- The Washington Times - Friday, September 29, 2006

‘Narcissistic rage’

“‘You did your nice little hit job on me. … You came here under false pretenses. … You got that little smirk on your face, and you think you are so clever.’

“If you didn’t see Bill Clinton lose control and reveal his pain when asked a few legitimate questions by journalist Chris Wallace on Sunday, take a moment to get up to speed.

“Wallace’s interview could be used by psychology classes the world over as a teaching tool. …

“As we all witnessed, a narcissist will fight like a cornered animal when they believe their image has been impacted in a negative way. When a narcissist’s all-important image has been tarnished — like when Bill Clinton is faced with history — they will lash out like nothing you’ve ever seen. This is known as narcissistic rage. …

“Narcissism is a pattern of grandiosity, a need for admiration, and lack of empathy. A narcissistic individual is totally consumed with their image and has a fragile sense of self. …

“In an effort to create a false image, a narcissist exaggerates their achievements and talents.

“Because a narcissistic individual has a shifting morality — always ready to shift values to gain favor — any interaction with a narcissist is difficult. Lying is an integral part of the narcissist’s behavior and all self-reports are unreliable.”

—Rusty Humphries, writing on “A stained dress, a TV mini-series and a glimpse of narcissistic rage,” Monday in WorldNetDaily at www.worldnetdaily.com

‘Lost causes’

“Prophets as a species tend to specialize in bad news; they rarely return from the mountain reporting that the management has concluded that everything down below is just fine.

“[‘Ideas Have Consequences’ author Richard M.] Weaver was no exception to this rule. He made his reputation as a latter-day Isaiah, bearing admonitory tidings to an inattentive populace. Above all, perhaps, he was an acolyte of what he lovingly called ‘lost causes.’ The fact that a cause had lost, he argued, did not necessarily rob it of nobility. … It might serve not only as a reminder, but also as a model, a new goal. In the ‘longer run,’ as Weaver put it, what seemed lost might eventually prove victorious.”

—Roger Kimball, writing on “The consequences of Richard Weaver,” in the September issue of the New Criterion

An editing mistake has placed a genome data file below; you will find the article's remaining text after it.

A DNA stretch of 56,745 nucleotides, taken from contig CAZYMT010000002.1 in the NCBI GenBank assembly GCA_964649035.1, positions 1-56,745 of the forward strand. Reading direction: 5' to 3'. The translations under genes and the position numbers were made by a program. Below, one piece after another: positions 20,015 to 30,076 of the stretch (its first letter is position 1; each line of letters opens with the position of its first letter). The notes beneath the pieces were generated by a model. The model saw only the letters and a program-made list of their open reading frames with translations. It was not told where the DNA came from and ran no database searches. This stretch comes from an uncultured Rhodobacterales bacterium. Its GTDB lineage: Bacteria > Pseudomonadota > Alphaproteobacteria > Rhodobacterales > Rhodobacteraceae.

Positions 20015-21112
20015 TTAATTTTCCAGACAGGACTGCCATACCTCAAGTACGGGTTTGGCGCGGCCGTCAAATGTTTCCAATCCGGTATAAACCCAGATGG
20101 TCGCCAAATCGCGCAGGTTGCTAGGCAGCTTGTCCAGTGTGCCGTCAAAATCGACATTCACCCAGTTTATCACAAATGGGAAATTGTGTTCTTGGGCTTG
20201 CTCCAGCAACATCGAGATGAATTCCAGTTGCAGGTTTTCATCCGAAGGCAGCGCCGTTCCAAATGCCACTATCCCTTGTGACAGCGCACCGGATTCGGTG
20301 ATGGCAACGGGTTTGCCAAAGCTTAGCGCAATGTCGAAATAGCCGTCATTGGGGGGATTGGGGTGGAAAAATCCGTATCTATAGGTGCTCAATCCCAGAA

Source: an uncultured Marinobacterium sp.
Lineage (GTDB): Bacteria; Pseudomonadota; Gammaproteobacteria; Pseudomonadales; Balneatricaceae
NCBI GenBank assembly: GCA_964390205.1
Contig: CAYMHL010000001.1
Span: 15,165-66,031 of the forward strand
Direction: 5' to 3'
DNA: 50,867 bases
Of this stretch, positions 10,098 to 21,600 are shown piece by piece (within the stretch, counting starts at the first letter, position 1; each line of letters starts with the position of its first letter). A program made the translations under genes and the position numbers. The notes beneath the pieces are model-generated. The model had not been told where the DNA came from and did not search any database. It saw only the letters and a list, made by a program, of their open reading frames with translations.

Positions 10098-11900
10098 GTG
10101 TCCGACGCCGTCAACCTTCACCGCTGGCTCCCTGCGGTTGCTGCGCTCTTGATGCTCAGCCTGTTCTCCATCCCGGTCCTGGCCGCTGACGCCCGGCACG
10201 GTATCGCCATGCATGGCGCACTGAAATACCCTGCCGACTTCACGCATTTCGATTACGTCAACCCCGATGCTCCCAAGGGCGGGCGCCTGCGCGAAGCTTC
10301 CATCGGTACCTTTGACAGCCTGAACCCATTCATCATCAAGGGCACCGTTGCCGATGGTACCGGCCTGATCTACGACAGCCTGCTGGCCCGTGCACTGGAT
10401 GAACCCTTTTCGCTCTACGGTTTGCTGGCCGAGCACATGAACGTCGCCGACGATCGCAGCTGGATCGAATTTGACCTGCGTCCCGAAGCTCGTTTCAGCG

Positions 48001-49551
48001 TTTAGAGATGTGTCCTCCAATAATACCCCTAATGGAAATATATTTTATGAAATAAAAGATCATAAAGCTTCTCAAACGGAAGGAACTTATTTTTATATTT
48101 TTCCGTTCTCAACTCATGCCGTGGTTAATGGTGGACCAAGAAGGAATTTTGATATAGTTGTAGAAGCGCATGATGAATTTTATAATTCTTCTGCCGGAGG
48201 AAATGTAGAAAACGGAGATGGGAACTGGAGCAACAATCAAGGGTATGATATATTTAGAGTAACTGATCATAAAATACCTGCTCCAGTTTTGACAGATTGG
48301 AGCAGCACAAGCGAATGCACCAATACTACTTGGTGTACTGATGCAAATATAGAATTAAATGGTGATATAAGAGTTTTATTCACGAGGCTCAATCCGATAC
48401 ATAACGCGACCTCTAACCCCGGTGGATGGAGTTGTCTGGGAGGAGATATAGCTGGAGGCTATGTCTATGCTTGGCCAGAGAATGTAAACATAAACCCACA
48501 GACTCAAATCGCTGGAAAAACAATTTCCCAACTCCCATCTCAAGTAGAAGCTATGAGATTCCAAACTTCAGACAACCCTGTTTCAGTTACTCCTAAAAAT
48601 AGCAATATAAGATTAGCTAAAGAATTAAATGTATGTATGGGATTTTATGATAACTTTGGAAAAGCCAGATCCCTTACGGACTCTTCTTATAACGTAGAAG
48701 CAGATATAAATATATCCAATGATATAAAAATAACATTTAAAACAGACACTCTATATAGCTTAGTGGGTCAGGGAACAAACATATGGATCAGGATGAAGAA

Dictators’ pulpit

“Not the least unfortunate aspect of the United Nations is its habit of providing Third World despots with a prominent pulpit to speechify against the agency’s principal sponsor: the United States. Last week was no exception, as three worthy claimants to the title of most anti-American head of state — Iran’s millenarian President Mahmoud Ahmadinejad; Venezuela’s Castro protege President Hugo Chavez; and Bolivia’s Bolshevist President Evo Morales — descended on Turtle Bay to diabolize President Bush, denounce American foreign policy, and revel in the adulation of the U.N.’s correspondingly anti-American membership. …

“Leave it to the far left to cast this authoritarian rogue’s gallery as goodwill ambassadors and upgrade their hate-mongering to the status of cogent commentary. … ‘People who say these guys are just outliers are wrong,’ Mark Weisbrot, a Latin America specialist at the leftist Center for Economic and Policy Research informed the Wall Street Journal. ‘They are saying things that many other leaders only think.’”

—Jacob Laksin, writing on “The U.N’.s Dictator Tour 2006,” Monday in Front Page at www.frontpagemag.com


Copyright © 2018 The Washington Times, LLC. Click here for reprint permission.

The Washington Times Comment Policy

The Washington Times welcomes your comments on Spot.im, our third-party provider. Please read our Comment Policy before commenting.

 

Click to Read More and View Comments

Click to Hide